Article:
Old Trafford





The Old Trafford Football Ground has changed enormously over the years.  The English Heritage image above shows it as it is today.  Below, is an image that I found on Wikikmedia Commons, displayed there because it is in the public domain, showing the stadium in 1930.  As you can see, only one section of stand was covered.



During the air raids of 1941 the stadium was seriously damaged and for a period of 8 years United had to share City's ground.  Below you can see the stadium again in 1946.  It would appear that the stadium is either still damaged or under reconstruction.



Below you can see Old Trafford again in 1953 by which time the south stand roof and the north stand roof are intact.



Below is a later view.



(The image above is shown with the permission of the Greater Manchester Police Museum and Archive.  If you click on this link you can see more historic images from their Flickr Photostream)

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As a child I was a massive Manchester United fan and I really do remember where I was when the news of the Munich Air Disaster happened.  I grew up in Longsight but in 1960 I moved to live in Old Trafford not far from the Cricket Ground and the football stadium.  What I didn't realize at the time was that every week when we did games at Ardwick Tech I ran out on to ground that was where Newton Heath F. C. United predecessors had played.  On a very modest ground on North Road, in Newton Heath the team which was to become United played their home games and once a week I rode on a bus to play football and cricket on that site.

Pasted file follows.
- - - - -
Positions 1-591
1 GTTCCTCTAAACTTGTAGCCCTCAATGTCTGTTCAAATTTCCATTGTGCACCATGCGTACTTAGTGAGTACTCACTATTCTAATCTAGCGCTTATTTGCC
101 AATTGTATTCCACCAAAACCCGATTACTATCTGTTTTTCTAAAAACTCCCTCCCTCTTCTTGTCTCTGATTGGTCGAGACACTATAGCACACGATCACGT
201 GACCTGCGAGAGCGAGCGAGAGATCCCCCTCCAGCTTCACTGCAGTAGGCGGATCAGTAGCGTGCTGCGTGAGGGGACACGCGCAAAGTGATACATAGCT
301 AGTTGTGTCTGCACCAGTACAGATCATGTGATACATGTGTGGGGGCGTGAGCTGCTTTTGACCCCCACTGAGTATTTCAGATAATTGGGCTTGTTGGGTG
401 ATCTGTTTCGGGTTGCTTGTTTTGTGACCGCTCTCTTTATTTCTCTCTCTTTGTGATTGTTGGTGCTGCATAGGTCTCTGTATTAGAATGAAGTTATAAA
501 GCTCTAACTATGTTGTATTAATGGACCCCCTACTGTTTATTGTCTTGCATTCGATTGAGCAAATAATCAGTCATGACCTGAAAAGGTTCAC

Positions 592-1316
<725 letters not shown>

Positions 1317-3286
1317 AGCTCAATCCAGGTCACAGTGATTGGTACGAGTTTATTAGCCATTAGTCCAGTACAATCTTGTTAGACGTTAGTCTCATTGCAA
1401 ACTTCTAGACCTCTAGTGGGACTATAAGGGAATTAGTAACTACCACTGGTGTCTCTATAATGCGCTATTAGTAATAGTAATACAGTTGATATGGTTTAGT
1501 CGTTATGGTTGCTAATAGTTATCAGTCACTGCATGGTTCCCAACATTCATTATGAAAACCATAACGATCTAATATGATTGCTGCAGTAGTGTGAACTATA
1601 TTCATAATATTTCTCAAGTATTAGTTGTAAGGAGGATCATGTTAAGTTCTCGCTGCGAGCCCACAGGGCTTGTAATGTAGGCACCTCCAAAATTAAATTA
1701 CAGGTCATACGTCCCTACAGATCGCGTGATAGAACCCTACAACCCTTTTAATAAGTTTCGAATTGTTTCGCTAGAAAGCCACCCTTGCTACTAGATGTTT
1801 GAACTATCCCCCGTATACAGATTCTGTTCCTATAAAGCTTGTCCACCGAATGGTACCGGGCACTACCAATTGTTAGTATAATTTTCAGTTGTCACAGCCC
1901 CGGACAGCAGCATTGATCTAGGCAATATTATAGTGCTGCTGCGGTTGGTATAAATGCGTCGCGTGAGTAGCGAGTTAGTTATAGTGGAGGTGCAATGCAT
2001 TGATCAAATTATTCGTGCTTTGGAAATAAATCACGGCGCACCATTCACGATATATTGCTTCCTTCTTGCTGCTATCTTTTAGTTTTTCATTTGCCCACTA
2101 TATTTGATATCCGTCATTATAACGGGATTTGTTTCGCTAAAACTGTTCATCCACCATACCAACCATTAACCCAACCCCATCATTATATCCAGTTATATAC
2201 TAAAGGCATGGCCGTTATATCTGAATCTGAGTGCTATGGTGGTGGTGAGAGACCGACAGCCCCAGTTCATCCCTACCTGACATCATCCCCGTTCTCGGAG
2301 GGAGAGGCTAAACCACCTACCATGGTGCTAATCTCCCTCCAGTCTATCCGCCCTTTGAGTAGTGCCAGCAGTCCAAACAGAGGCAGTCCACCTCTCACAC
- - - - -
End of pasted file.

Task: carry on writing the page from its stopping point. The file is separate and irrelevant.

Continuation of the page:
The team became known as Manchester United in 1902 and 6 years later they were playing in a new ground on the edges of Trafford Park close to Manchester's docks.  The club has been there ever since except for a brief period from 1941 to 1949 because of damage to the stadium caused by German bombing.  Ironically during that period they shared the Main Road ground home of their fiercest rivals Manchester City.

Today Old Trafford is known by its "nickname" given to it by arguably its greatest star Bobby Charlton.  Bobby called it the "Theatre of Dreams" a name which has stuck.  The present stadium bears no resemblance at all to the one I visited as a child. 



There have been a number of major construction projects which have created an impressive bowl shaped stadium which now holds in excess of 76,000 fans and there are plans to push that to 96,000 making the capacity even greater than the new Wembly Stadium.













Many iconic figures have played and coached at Old Trafford and some of them are commemorated in the memorials on the site.  Across from the stadium on Matt Busby Way is this statue of George Best, Dennis Law and Bobby Charlton, entitled the "United Trinity".



Matt Busby himself stands on the "touchline" above the entrance.




The day that will never be forgotten though is February 6th 1953 when Busby's Babes were returning from a European fixture and their plane crashed at Munich airport.  The clock that marks the moment of that crash has been moved from the front of the stadium and is now afixed to the side of the East Stand.






Nearby stands another memorial to those who died in the crash.






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